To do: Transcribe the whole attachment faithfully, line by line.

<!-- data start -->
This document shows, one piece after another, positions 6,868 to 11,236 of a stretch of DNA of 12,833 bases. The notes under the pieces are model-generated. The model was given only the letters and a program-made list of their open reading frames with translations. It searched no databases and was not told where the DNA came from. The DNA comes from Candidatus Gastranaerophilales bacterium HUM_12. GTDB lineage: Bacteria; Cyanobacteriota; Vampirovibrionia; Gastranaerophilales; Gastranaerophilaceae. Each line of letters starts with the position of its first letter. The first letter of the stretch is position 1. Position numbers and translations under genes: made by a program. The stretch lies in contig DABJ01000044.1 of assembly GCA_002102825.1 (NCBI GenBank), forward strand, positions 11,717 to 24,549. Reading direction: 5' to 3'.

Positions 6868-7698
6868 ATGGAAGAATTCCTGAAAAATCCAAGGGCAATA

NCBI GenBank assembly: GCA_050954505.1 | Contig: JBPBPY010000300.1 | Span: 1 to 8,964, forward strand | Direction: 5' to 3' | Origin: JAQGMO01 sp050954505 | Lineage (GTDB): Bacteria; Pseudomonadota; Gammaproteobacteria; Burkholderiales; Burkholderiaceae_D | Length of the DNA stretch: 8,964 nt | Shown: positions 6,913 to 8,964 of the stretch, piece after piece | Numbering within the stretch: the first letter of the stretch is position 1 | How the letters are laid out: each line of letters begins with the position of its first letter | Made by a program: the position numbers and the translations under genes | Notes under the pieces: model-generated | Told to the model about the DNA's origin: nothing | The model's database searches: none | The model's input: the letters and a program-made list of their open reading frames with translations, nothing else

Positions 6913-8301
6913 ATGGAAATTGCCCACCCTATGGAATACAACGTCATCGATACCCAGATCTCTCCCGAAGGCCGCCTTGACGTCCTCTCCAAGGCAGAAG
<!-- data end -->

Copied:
This document shows, one piece after another, positions 6,868 to 11,236 of a stretch of DNA of 12,833 bases. The notes under the pieces are model-generated. The model was given only the letters and a program-made list of their open reading frames with translations. It searched no databases and was not told where the DNA came from. The DNA comes from Candidatus Gastranaerophilales bacterium HUM_12. GTDB lineage: Bacteria; Cyanobacteriota; Vampirovibrionia; Gastranaerophilales; Gastranaerophilaceae. Each line of letters starts with the position of its first letter. The first letter of the stretch is position 1. Position numbers and translations under genes: made by a program. The stretch lies in contig DABJ01000044.1 of assembly GCA_002102825.1 (NCBI GenBank), forward strand, positions 11,717 to 24,549. Reading direction: 5' to 3'.

Positions 6868-7698
6868 ATGGAAGAATTCCTGAAAAATCCAAGGGCAATA

NCBI GenBank assembly: GCA_050954505.1 | Contig: JBPBPY010000300.1 | Span: 1 to 8,964, forward strand | Direction: 5' to 3' | Origin: JAQGMO01 sp050954505 | Lineage (GTDB): Bacteria; Pseudomonadota; Gammaproteobacteria; Burkholderiales; Burkholderiaceae_D | Length of the DNA stretch: 8,964 nt | Shown: positions 6,913 to 8,964 of the stretch, piece after piece | Numbering within the stretch: the first letter of the stretch is position 1 | How the letters are laid out: each line of letters begins with the position of its first letter | Made by a program: the position numbers and the translations under genes | Notes under the pieces: model-generated | Told to the model about the DNA's origin: nothing | The model's database searches: none | The model's input: the letters and a program-made list of their open reading frames with translations, nothing else

Positions 6913-8301
6913 ATGGAAATTGCCCACCCTATGGAATACAACGTCATCGATACCCAGATCTCTCCCGAAGGCCGCCTTGACGTCCTCTCCAAGGCAGAAG